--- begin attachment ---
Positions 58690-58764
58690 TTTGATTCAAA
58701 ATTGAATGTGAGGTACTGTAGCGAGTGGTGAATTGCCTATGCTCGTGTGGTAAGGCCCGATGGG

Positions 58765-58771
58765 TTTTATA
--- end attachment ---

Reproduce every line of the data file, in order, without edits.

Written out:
Positions 58690-58764
58690 TTTGATTCAAA
58701 ATTGAATGTGAGGTACTGTAGCGAGTGGTGAATTGCCTATGCTCGTGTGGTAAGGCCCGATGGG

Positions 58765-58771
58765 TTTTATA